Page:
I think routes should handle direction and redirection only. Not rendering. On event, you redirect. When you render there is no event, the event would be clicking the link, which then gets iterpreted by routing and you are directed accordingly.

    I think at most the url helper could ask routes where it is currently routed to. But even then, I think it breaks the domain of the routes class.

    This is how mine would look like.

    Normal:
    url parser -> routes ->
    Render Url:
    url parser -> url handler -> renderUrl ()
    "A nerd who gets contacts
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    SitePoint Guru 33degrees's Avatar
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    Quote Originally Posted by Dr Livingston
    > and the controller simply has a method that wraps the call to the route system, with a bit of additional
    > logic.

    Care to share what you mean by this additional logic? What does it do in relation to your routes logic
    The controller has a url_for method that you call to generate a url, with two arguments. If the first argument is an array, it calls the routes system, using the array as parameters for the desired url (e.g. array('controller'=>'news', 'action'=>'index')). If you pass a string instead, the method will use it as a relative link, with the second parameter being querystring options.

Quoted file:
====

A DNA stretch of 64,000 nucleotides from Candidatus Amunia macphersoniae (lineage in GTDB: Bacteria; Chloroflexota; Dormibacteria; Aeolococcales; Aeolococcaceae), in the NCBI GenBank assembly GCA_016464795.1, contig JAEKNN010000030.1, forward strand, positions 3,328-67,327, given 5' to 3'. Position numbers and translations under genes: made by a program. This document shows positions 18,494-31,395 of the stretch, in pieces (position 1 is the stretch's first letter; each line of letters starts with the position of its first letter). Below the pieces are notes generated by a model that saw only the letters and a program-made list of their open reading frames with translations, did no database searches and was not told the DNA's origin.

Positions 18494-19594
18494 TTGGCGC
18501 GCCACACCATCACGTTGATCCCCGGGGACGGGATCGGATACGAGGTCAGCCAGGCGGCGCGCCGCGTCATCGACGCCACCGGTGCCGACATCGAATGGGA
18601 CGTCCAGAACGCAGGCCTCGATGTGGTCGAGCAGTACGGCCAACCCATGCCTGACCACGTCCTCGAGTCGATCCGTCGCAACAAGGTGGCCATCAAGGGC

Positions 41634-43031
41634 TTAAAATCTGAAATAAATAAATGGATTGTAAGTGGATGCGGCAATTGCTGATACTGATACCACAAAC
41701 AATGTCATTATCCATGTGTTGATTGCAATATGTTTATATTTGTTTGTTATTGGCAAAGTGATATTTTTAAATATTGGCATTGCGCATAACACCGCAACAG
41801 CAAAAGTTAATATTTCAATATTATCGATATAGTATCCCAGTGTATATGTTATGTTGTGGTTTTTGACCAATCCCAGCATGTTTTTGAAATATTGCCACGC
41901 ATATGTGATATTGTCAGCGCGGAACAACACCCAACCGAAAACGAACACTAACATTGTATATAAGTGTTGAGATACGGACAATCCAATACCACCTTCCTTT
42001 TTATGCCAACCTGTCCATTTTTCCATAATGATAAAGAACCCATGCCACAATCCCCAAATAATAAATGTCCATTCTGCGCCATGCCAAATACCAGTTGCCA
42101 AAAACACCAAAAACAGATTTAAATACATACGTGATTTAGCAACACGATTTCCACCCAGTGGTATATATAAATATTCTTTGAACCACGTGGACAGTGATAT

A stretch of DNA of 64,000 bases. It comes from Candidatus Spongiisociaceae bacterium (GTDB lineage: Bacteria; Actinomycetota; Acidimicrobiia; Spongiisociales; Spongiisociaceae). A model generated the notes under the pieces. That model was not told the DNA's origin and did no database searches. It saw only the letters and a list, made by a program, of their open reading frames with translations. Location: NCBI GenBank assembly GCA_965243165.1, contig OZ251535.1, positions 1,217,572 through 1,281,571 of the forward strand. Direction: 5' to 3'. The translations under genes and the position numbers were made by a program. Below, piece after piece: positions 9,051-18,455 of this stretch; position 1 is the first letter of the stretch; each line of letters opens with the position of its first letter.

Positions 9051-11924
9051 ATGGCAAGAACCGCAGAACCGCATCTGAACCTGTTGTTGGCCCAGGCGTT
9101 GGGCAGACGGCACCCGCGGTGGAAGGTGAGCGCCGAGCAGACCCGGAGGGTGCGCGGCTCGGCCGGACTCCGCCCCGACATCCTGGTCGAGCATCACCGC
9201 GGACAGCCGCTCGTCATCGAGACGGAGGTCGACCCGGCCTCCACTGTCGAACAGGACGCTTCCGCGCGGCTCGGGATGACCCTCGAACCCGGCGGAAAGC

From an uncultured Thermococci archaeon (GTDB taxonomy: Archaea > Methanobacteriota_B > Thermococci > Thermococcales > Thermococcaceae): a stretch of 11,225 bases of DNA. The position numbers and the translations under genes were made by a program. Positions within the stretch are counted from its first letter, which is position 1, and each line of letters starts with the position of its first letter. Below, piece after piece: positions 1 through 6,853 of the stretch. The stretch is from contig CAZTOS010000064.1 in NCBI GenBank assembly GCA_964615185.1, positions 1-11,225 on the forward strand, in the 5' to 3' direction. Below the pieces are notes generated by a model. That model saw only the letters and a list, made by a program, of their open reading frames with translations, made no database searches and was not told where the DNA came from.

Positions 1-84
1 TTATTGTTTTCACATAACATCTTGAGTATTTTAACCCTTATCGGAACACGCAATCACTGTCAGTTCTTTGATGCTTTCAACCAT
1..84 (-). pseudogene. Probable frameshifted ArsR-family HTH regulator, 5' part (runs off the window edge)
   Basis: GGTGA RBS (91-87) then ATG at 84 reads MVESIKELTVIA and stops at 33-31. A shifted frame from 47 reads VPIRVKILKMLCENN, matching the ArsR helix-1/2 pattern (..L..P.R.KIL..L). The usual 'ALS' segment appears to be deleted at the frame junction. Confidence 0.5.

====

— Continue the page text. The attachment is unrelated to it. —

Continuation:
Clearly, this could easily be refactored (put all the logic in the routes), I just haven't gotten around to it...

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    Off Topic:

    Quote Originally Posted by Dr Livingston
    it's self
    Itself, for crying out loud. Hardly a reply goes by without you using the word - I think you oughta learn how to spell it, too.

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    Off Topic:

    it's self

  20. #20
    eschew sesquipedalians silver trophy sweatje's Avatar
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    Off Topic:

    Quote Originally Posted by Ezku
    Off Topic:

    Itself, for crying out loud. Hardly a reply goes by without you using the word - I think you oughta learn how to spell it, too.
    That is not the one I choke on each time I see it.

    proberly ??

    No offence intended Dr L, I have kept it to myself for years

    Jason Sweat ZCE - jsweat_php@yahoo.com
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    Non-Member melancholic's Avatar